Written by Richard Brach ’22
The novel coronavirus (SARS-CoV-2) has affected every facet of our society. Here in Vermont, vacant gymnasiums and college campuses are being prepared to house and isolate patients from overflowing hospitals. No one is immune to SARS-CoV-2. While Governor Phil Scott is mandating all Vermonters to stay at home, certain disadvantaged groups such as elderly, disabled, houseless, undocumented, low-income, and victims of domestic violence will face the economic and physical effects more than others.
We cannot go back in time and change our preparedness, but we can engage in activities that promote the well-being and safety of others. These include: 1) protecting essential workers by taking social distancing seriously, 2) identifying and supporting unmet needs in the community, and 3) learning from our mistakes and advocating for necessary systemic changes.
While I was initially disappointed about the postponement of my first clinical rotation, I consider myself incredibly fortunate to be in a position where I can continue my education online while also contributing to some of the ongoing efforts in the community. Talking with classmates in the Larner College of Medicine Cares Service Corp – COVID-19 Task Force and Social Justice Coalition, I came across mutual aid documents and GoFundMe campaigns, in which people were distributing resources to those that need it most right now.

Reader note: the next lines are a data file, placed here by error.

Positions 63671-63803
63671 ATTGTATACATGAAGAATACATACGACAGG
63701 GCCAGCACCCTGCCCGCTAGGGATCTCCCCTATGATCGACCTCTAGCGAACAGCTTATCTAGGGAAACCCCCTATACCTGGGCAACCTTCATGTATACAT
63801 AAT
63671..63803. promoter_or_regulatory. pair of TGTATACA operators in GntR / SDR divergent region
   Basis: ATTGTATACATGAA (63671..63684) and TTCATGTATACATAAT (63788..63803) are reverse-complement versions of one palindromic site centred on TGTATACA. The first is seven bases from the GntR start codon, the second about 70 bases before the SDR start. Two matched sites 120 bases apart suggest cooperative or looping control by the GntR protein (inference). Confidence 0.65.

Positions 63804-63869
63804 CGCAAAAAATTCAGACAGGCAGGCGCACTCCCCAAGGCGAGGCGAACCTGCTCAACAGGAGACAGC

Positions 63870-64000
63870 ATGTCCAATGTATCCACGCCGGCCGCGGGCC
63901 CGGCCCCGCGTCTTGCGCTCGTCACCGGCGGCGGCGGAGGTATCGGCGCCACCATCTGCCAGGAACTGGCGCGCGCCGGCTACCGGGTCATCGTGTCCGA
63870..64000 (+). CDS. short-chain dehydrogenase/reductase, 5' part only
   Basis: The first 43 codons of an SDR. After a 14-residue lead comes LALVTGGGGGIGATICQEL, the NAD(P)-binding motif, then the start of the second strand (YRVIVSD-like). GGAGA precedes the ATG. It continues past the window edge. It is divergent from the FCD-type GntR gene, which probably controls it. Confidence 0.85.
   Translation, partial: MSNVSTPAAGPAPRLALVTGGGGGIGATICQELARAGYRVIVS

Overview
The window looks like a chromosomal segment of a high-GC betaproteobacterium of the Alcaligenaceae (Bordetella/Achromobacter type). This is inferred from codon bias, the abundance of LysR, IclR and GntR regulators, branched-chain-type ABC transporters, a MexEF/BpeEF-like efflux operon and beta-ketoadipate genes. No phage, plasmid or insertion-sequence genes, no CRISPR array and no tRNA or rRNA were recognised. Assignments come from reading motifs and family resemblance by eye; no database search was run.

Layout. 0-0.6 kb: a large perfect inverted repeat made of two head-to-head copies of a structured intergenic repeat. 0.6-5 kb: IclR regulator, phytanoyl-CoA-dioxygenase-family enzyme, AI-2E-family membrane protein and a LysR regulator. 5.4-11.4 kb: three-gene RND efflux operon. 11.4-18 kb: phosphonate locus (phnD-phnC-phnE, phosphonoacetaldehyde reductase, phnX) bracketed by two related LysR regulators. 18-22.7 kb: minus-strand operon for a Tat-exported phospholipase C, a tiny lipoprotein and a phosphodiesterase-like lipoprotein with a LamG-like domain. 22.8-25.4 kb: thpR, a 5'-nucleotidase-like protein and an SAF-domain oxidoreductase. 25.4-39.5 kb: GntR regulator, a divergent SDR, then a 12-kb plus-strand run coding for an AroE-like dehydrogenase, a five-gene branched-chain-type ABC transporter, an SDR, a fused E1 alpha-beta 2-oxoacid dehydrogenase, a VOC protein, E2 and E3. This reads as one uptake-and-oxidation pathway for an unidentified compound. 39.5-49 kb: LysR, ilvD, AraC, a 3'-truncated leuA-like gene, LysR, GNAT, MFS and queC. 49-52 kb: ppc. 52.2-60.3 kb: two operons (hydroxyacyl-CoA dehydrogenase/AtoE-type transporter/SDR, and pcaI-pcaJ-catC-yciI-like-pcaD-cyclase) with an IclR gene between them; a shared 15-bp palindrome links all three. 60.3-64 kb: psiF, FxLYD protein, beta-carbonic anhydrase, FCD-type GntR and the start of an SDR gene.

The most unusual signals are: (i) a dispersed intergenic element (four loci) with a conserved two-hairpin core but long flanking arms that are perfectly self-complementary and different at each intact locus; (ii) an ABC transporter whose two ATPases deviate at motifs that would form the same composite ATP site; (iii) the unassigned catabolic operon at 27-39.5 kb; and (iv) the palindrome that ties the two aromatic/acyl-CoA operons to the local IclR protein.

Thinking of how else I could contribute, I contacted Age Well to inquire about their Meals on Wheels program. The morning of my training was the first time in weeks that I had seen more than three people in person. Volunteers arrived to fill their cars with containers of pre-packaged meals. My trainer, Terry Bosworth, and I drove in separate cars to maintain social distancing, delivered meals to the doorsteps of about 15 homes in downtown Burlington, and even chatted for a few minutes with some residents (at a distance, of course). It didn’t take me long to realize how valuable this service is. I have since picked up a few weekly routes of my own.
In a time of such suffering, practicing solidarity is important now more than ever. Doing so will help mitigate some of the long-lasting effects this crisis will have on people’s lives. When this pandemic finally ends and all is said and done, our lives will be changed forever. Although this crisis seems to have upended our lives, issues around healthcare, housing, income inequality, and food insecurity have always been there. SARS-CoV-2 has just brought them to light.
- Watch an NBC-5 segment featuring Richard Brach ’22 and his volunteer work with Meals on Wheels